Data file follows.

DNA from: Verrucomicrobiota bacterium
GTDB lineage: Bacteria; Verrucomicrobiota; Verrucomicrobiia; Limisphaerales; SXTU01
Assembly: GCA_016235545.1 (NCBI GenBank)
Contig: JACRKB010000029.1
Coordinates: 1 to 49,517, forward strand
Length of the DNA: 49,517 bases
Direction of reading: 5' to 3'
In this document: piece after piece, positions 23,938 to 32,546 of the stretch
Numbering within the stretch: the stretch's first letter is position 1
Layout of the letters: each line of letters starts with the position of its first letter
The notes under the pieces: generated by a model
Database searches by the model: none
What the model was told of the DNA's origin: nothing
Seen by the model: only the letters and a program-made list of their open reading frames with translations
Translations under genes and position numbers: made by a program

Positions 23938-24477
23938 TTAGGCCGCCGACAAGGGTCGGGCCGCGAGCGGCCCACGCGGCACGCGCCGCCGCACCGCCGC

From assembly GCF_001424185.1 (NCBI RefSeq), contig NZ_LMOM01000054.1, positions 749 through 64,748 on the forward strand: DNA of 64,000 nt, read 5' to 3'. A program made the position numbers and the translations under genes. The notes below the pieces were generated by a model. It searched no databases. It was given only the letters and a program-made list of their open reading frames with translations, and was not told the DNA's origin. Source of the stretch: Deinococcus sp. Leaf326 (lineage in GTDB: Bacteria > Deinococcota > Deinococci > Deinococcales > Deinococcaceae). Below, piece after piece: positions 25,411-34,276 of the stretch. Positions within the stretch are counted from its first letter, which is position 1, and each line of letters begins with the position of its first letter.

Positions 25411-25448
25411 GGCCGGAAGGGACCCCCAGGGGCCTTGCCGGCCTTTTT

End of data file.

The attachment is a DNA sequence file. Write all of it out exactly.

DNA from: Verrucomicrobiota bacterium
GTDB lineage: Bacteria; Verrucomicrobiota; Verrucomicrobiia; Limisphaerales; SXTU01
Assembly: GCA_016235545.1 (NCBI GenBank)
Contig: JACRKB010000029.1
Coordinates: 1 to 49,517, forward strand
Length of the DNA: 49,517 bases
Direction of reading: 5' to 3'
In this document: piece after piece, positions 23,938 to 32,546 of the stretch
Numbering within the stretch: the stretch's first letter is position 1
Layout of the letters: each line of letters starts with the position of its first letter
The notes under the pieces: generated by a model
Database searches by the model: none
What the model was told of the DNA's origin: nothing
Seen by the model: only the letters and a program-made list of their open reading frames with translations
Translations under genes and position numbers: made by a program

Positions 23938-24477
23938 TTAGGCCGCCGACAAGGGTCGGGCCGCGAGCGGCCCACGCGGCACGCGCCGCCGCACCGCCGC

From assembly GCF_001424185.1 (NCBI RefSeq), contig NZ_LMOM01000054.1, positions 749 through 64,748 on the forward strand: DNA of 64,000 nt, read 5' to 3'. A program made the position numbers and the translations under genes. The notes below the pieces were generated by a model. It searched no databases. It was given only the letters and a program-made list of their open reading frames with translations, and was not told the DNA's origin. Source of the stretch: Deinococcus sp. Leaf326 (lineage in GTDB: Bacteria > Deinococcota > Deinococci > Deinococcales > Deinococcaceae). Below, piece after piece: positions 25,411-34,276 of the stretch. Positions within the stretch are counted from its first letter, which is position 1, and each line of letters begins with the position of its first letter.

Positions 25411-25448
25411 GGCCGGAAGGGACCCCCAGGGGCCTTGCCGGCCTTTTT